Baked yeast doughnuts are easier to make than you might think. This recipe uses wholemeal spelt flour to keep them light and fluffy. Once baked, the doughnuts are rolled in lightly spiced sugar. But be warned, they're so delicious it's impossible to stop at one.
1tsppumpkin spiceor sweet spice (s) of your choice
Warm the milk in a small pan until it's tepid. Pour it into a large mixing bowl or bowl of your food mixer, add the yeast and 1 tsp of the sugar. Stir until the yeast is dissolved. Cover and leave for ten minutes or until the milk has turned frothy.
Whilst you're waiting, melt the butter in the same pan you used for the milk. Butter or oil your doughnut moulds and place on a baking tray.
Add all the other ingredients to the bowl and stir by hand or use a food mixer until the mixture comes together to form a dough. Knead for five minutes.
Cut the dough into twelve evenly sized pieces. Lightly oil your work surface then roll each piece into a string long enough to fit around each doughnut hole mould.
Lay them in the moulds and pinch the ends together so that the dough rounds are more or less even.
Cover with a tea towel or large plastic bag and leave to rise until doubled in size. This usually takes about an hour, but could be a bit less or a bit more depending on the state of your flour, how active the yeast is and how warm the room is.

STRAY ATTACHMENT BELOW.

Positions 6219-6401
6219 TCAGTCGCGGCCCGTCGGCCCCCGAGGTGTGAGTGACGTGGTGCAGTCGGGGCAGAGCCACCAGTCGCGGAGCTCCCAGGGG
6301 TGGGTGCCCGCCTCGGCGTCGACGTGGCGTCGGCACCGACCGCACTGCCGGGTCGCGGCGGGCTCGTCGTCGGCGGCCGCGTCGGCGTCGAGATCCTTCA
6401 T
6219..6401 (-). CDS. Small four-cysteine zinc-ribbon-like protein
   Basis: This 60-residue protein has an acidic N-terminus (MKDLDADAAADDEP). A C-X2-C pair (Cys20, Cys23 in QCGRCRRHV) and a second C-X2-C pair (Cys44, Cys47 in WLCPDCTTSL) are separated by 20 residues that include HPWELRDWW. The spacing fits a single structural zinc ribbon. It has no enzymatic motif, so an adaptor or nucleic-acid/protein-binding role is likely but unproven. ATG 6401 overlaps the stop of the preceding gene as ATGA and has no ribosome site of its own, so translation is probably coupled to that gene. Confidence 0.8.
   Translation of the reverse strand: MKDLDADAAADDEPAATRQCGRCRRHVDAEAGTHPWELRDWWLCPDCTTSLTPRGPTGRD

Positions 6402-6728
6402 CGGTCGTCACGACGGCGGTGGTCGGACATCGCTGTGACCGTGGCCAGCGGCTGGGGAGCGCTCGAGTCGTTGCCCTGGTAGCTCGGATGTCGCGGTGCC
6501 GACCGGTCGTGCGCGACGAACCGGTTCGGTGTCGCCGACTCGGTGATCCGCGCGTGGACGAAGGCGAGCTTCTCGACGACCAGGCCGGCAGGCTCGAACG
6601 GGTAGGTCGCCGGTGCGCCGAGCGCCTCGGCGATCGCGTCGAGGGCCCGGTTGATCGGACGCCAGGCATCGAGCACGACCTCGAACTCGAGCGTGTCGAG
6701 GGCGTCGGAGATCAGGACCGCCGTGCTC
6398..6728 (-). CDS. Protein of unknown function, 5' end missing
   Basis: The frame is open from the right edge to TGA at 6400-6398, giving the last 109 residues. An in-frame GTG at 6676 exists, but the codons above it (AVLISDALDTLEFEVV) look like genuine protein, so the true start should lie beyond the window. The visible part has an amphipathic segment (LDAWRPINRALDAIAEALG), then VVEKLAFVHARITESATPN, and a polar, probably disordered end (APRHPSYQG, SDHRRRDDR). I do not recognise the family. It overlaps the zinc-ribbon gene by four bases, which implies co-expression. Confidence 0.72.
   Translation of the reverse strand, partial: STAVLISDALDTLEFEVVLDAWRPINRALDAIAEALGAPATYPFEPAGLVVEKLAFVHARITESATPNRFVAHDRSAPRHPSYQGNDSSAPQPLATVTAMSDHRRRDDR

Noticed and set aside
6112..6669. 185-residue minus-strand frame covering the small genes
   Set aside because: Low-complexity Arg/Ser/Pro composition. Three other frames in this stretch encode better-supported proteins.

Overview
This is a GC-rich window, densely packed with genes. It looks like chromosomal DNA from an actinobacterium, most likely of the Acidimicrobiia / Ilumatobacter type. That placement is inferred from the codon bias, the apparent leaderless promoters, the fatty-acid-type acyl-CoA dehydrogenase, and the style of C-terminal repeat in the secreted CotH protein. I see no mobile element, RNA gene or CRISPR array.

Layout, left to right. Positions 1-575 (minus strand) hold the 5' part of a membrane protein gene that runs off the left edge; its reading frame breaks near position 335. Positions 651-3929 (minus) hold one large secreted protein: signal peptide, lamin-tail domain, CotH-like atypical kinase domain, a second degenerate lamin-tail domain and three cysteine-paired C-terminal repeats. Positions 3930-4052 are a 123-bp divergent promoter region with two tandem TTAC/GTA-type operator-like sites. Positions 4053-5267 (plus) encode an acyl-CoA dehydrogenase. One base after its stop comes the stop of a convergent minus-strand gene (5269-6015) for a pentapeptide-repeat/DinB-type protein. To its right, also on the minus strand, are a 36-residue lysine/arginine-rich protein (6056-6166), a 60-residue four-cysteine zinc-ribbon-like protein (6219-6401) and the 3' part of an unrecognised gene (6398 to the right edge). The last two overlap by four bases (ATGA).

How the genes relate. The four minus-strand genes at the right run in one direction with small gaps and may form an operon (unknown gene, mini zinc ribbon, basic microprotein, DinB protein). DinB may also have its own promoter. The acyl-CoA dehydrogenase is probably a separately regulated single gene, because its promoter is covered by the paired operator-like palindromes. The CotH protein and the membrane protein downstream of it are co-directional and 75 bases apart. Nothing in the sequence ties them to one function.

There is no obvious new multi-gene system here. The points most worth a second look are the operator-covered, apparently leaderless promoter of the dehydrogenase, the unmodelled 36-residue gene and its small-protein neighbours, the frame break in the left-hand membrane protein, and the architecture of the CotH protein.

When the doughnuts look as though they're nearly there, preheat the oven to 180℃ (160℃ fan, 350℉, Gas 4).
Remove the tea towel or plastic covering and bake in the top part of the oven for fifteen minutes. You know the doughnuts are done when they're golden in colour and if you tap one on the bottom it sounds hollow inside. But for doughnuts, it's better to err on the side of caution. If you overbake them they will be dry and not nearly as pleasant to eat.
Whilst the doughnuts are baking melt the butter in a small pan over a gently heat. Mix the sugar and spice together in a large shallow bowl.
Turn the doughnuts out of the moulds whilst hot and immediately brush each one with the melted butter then dunk in the sugar bowl, turning them over when one side is done.
Best eaten whilst still warm, though still good the next day.To ensure a light and fluffy doughnut, it's best to sieve out the largest and coarsest pieces of bran in the wholemeal flour. Use a wide mesh sieve for this as you want to keep as much of the bran as possible.If you don't have pumpkin spice, you can either make your own, used mixed spice or just cinnamon. Or you can leave the spices out altogether. The choice is yours.It's worth investing in some silicone doughnut moulds. They're cheap, will last many years and they make doughnut baking so much easier. However, if you don't have any moulds, you can roll the dough out to just over one centimetre (half an inch) in thickness. Then stamp out six-seven centimetre (three inches) large circles, then stamp out smaller circles in the middle of the larger ones. Place on a lined baking tray and follow the instructions as per the recipe.Please note: calories are per serving. They’re approximate and will depend on exact ingredients used.